Objective: To explore the effectiveness of wet sheet packs on auto/hetero aggressive behaviors in children and adolescents hospitalized in a psychiatric setting. Method: We reviewed the charts of all patients (N=8) who received packing therapy in the context of resistance to behavioral interventions, milieu therapy and medications from 2005-2009. We scored the level of auto/hetero aggressive behaviors per patient for each day they were hospitalized. Inter-rater reliability was good (Intraclass correlations=0.91). We used a mixed generalized linear model to assess whether the following explanatory variables (time, typical and atypical antipsychotics, mood stabilizer, sedative drug, stimulant and wet sheet pack) influenced the course of aggression over time, the dependant variable. Results: Using univariate analysis, the only variables that were found to be associated with a significant decrease in auto/hetero aggressive score were time (p=8 10-3), atypical antipsychotics (p=.027) and packing therapy (p=10-9). Effect of packing therapy remained significant after adjustment for atypical antipsychotics (p=1.8 10-9) and for time (p=.0017). Conclusion: In addition to atypical antipsychotics and milieu therapy, the results of this exploratory study suggest that wet sheet packs may be effective in relieving auto/hetero aggressive behaviors.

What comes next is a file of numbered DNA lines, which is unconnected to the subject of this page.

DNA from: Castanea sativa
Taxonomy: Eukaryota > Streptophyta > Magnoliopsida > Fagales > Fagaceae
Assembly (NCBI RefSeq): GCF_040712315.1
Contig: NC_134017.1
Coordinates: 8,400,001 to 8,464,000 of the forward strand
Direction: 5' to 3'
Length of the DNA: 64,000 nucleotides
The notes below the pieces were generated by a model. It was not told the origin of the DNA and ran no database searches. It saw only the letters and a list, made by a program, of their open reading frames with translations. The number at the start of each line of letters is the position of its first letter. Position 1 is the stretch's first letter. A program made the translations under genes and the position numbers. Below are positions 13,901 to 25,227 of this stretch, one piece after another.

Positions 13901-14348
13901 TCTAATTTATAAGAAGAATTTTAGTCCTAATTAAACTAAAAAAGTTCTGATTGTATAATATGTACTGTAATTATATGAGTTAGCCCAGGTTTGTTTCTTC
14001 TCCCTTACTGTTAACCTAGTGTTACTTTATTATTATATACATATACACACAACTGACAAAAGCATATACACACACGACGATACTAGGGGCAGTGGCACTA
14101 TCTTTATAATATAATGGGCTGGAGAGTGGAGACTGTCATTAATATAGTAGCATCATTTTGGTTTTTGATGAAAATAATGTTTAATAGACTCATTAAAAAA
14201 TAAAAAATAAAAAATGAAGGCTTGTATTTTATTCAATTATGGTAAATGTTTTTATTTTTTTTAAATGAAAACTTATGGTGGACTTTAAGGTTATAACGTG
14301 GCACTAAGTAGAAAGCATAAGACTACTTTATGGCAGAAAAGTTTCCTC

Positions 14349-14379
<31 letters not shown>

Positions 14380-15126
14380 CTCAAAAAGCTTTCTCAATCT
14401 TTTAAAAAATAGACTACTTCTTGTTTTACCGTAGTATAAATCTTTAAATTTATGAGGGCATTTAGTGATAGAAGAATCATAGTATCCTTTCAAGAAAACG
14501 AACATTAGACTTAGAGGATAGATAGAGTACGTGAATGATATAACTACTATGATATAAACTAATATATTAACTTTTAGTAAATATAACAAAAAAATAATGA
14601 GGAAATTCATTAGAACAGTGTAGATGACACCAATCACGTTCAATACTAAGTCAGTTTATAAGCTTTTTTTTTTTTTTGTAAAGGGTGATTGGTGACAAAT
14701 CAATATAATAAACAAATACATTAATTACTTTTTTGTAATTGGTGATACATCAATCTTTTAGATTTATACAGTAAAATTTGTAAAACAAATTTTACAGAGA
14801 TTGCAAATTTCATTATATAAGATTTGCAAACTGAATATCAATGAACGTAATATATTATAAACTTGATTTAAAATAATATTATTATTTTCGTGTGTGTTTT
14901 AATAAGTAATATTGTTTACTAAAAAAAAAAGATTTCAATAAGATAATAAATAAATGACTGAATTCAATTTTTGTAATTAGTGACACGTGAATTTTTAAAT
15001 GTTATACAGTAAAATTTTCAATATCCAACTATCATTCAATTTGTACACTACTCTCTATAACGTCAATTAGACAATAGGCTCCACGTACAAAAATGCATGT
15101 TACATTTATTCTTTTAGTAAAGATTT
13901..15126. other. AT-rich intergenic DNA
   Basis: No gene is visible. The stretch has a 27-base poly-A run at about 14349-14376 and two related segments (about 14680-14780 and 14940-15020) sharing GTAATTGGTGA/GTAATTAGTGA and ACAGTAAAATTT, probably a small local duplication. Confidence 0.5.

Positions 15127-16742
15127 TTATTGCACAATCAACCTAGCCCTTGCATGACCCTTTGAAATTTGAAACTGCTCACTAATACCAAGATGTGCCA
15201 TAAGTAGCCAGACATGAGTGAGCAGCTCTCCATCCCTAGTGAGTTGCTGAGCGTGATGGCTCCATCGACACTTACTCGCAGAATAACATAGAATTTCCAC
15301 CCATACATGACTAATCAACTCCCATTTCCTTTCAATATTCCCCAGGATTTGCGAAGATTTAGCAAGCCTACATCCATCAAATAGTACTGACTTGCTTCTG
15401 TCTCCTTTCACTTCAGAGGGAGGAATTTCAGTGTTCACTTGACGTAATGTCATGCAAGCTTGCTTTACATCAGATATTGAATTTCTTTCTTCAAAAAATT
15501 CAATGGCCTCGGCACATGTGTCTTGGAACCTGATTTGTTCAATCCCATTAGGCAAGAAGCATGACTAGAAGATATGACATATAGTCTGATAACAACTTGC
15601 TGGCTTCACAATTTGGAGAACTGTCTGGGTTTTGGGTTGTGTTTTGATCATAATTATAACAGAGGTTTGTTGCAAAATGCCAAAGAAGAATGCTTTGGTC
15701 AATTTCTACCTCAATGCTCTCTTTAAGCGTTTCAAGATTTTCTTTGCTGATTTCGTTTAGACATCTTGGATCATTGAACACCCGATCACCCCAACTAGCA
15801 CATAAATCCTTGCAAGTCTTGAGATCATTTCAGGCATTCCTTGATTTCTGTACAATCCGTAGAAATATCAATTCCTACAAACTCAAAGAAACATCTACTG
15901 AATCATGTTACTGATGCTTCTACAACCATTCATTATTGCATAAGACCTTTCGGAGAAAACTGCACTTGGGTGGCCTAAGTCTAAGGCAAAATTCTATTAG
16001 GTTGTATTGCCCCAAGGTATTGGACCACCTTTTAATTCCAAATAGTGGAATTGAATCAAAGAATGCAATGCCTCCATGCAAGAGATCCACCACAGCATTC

This paper presents a follow-up of the psychoanalytic psychotherapy of eight male adolescents treated by one of the authors (IHB). A questionnaire was offered to them 15-30 years after their initial psychotherapeutic contact in an effort to assess the effects of the psychotherapy and their current status. Good outcome was defined in terms of their sense of fulfillment and satisfaction with their lives, success in their work, marriage, having children, and being integral parts of their community. The findings were that all of the men had completed the developmental tasks of adolescence, but they separated into two groups due to differences in their adult outcomes. Those who did well had had good therapeutic alliances in psychotherapy as adolescents. Several improved despite significant substance abuse during adolescence and had fulfilling adulthoods. Those who did less well had more severe psychopathology and physical illness during adolescence, were less introspective, and had weaker relationships with the therapist. It is proposed that the psychotherapy in adolescence was beneficial for all of these patients, but different in its efficacy in accordance with patient characteristics.

Exhibitionism has been diagnosed in patients during adolescence into late adulthood. Although there are multiple etiologic theories for exhibitionism, there is very little consistent empirical evidence for these theories. Multiple theories are discussed with a focus on a pattern of humiliation supporting the theory of exhibitionism as countershame, as well as components of courtship theory. This case example provides a concise report of one patient's childhood relating to exhibitionism. This example was based on an outpatient clinic chart review, an interview with the patient, and phone interviews with the patient's parents and siblings.